We’re just past two weeks into the 2024 legislative session, and Gov. Kim Reynolds is already ramping up her crusade to defund our public schools through an unproven voucher plan.
This year, Reynolds wants to transfer another $179.2 million of our tax dollars to private schools. It’s a terrible idea that will lead to additional pressures on the local public schools that are the heart and soul of many of our communities, especially in rural Iowa.
Reynolds’ $179.2 million proposal is an increase of more than $31 million (almost 21%) from the current fiscal year budget estimate for private vouchers. We have 327 school districts in Iowa. That means the Governor wants to take away an average of $548,012 per district. Imagine what $548,012 could do for your local schools. It could mean hiring additional teachers, bus drivers and other support staff. It could also be used for building and equipment improvements and other needed capital projects.
Public schools are accountable to the broader local community. They have school boards that are elected by – and answerable to – local voters. Public school boards provide direction for the education of our students. They represent a continuing commitment to local citizen decision-making in public education. Private schools, on the other hand, are not accountable to the broader local community, but yet we’re spending hundreds of millions of taxpayer dollars (public money, which is our money) to support them.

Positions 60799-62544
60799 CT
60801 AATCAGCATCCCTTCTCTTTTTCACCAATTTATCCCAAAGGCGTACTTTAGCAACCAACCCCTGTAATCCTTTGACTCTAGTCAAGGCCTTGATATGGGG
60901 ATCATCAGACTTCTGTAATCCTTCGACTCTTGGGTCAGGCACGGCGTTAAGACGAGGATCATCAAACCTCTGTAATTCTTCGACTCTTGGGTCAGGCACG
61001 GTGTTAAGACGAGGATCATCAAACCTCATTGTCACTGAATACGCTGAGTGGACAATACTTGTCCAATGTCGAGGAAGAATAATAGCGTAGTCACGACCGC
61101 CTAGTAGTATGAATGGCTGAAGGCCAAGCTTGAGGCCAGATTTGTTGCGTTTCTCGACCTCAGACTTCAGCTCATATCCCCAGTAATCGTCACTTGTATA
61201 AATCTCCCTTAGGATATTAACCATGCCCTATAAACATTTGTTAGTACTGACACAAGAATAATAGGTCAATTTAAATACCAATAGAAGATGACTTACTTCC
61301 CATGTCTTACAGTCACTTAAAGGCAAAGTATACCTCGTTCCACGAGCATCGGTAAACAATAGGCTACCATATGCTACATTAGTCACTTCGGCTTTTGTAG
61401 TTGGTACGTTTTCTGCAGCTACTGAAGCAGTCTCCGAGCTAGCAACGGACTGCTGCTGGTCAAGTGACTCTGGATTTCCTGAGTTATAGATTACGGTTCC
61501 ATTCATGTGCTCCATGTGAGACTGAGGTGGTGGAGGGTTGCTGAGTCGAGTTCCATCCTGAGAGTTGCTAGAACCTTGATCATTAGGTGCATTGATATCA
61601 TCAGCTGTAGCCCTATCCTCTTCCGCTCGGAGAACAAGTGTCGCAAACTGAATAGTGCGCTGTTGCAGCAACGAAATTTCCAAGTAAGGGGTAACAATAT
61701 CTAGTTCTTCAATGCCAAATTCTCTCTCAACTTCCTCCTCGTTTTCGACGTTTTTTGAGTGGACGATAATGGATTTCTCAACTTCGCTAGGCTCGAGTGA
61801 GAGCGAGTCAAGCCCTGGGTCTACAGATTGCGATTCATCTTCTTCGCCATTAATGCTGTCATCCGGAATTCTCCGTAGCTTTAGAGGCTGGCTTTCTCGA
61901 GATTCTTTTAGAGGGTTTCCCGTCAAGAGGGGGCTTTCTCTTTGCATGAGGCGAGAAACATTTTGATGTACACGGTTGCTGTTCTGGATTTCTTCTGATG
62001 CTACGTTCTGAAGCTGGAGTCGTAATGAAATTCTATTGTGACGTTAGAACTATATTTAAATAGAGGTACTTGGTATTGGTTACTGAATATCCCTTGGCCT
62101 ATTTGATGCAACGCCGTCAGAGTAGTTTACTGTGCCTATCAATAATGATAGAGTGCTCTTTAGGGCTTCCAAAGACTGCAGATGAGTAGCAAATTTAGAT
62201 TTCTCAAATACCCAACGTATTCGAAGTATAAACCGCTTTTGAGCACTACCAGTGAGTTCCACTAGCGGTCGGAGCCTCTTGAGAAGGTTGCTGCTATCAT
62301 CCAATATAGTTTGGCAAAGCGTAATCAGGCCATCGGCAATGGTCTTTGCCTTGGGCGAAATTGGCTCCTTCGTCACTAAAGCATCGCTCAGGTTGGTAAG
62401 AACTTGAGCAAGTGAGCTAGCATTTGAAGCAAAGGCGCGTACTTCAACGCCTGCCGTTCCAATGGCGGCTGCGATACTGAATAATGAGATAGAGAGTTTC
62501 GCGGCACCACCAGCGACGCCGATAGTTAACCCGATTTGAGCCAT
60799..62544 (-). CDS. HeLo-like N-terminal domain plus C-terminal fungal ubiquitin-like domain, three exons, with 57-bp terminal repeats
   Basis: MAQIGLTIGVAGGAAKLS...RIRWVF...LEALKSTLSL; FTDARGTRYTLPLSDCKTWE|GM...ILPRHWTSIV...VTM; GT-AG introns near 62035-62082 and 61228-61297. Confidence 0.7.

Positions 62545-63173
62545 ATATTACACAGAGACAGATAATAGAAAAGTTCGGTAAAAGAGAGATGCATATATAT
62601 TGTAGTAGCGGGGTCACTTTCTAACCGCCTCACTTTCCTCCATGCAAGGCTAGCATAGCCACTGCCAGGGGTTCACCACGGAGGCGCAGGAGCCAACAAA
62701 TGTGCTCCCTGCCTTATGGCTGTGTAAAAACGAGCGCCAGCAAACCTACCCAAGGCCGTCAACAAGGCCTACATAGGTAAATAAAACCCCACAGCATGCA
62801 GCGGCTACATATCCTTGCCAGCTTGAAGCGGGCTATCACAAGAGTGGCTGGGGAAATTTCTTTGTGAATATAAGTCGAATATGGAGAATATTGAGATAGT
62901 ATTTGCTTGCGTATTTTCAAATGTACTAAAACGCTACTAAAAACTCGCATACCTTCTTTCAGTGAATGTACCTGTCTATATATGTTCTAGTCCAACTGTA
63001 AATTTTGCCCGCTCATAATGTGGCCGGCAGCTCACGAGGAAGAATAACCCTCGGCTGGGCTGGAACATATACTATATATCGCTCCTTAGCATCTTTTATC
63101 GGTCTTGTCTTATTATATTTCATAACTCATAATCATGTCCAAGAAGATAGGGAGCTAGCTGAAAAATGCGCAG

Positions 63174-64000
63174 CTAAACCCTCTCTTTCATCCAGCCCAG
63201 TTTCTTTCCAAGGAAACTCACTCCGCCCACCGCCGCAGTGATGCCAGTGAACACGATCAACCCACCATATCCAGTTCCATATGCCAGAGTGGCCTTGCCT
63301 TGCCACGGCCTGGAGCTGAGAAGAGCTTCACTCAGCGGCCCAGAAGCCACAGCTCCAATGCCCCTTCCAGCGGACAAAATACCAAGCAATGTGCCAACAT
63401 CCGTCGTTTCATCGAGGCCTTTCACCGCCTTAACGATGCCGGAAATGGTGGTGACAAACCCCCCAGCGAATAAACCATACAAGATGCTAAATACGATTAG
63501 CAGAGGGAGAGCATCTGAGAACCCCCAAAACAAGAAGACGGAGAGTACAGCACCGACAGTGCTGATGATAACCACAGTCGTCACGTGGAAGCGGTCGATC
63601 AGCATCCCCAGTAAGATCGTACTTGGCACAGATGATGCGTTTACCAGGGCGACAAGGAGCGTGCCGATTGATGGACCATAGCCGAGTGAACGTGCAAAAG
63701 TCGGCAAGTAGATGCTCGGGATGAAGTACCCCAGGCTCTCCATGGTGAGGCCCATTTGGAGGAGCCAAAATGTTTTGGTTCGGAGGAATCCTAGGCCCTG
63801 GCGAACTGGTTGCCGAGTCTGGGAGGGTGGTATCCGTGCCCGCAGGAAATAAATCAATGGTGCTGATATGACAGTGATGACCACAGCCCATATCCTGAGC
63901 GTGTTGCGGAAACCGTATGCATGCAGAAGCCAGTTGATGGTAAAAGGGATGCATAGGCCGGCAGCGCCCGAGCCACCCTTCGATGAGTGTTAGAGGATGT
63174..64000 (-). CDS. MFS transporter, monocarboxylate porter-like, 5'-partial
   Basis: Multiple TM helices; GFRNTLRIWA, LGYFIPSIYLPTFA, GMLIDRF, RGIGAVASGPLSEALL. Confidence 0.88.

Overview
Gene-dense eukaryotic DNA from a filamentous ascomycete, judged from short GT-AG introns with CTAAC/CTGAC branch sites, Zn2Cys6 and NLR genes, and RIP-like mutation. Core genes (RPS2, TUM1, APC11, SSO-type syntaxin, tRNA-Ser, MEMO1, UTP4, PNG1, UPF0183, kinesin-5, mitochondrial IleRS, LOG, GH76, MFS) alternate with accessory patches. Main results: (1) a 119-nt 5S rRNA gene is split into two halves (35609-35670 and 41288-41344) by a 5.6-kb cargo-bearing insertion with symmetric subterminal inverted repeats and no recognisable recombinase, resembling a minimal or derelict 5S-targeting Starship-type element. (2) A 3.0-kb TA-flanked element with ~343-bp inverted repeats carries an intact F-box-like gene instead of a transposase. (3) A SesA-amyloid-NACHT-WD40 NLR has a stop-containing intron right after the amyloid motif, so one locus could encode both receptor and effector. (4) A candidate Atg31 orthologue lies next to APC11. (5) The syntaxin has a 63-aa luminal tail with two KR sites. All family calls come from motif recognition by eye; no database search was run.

What we know so far is the Iowa Department of Education approved 18,893 private school vouchers for the 2023-24 school year. Families can use up to $7,635 per student to pay private school expenses, including tuition and fees. It’s estimated that 60% of vouchers are being used by kids that were already attending private schools.
When I talk with other members of Iowa Citizens for Community Improvement, we want to know where that money is going. Which private schools are benefitting from the vouchers and which schools are losing out? How many students stayed in the private schools? Which private schools are getting the most money? What happens when a private school student goes back to a public school? That money does not follow them back, it stays in the “Education Savings Account.”
This whole voucher scheme seems to be creating a two-tiered education system here in Iowa. Bob Peterson, a veteran classroom teacher and former Milwaukee School Board president, said this in a November 2023 guest opinion in the Milwaukee Journal-Sentinel: “Establishing two school systems — one public and one private, yet both supported with tax dollars —only expands the ability of private schools to pick and choose the most desirable students and only widens the gap between the haves and have-nots.” Amen to that!
Both of my daughters work in public education here in Iowa. My grandkids go to public schools. I served on my local school board for 12 years, where we upheld our commitment to serve all students regardless of income, ability, background or belief. I’m proud of what our rural schools have accomplished. Governor Reynolds’ continued attack on public education will make life a lot harder for schools, children and parents all over Iowa. We’re going to do everything we can to turn this around!
Barb Kalbach is a fourth-generation family farmer, registered nurse, and board president of Iowa Citizens for Community Improvement. Barb can be reached at [email protected].
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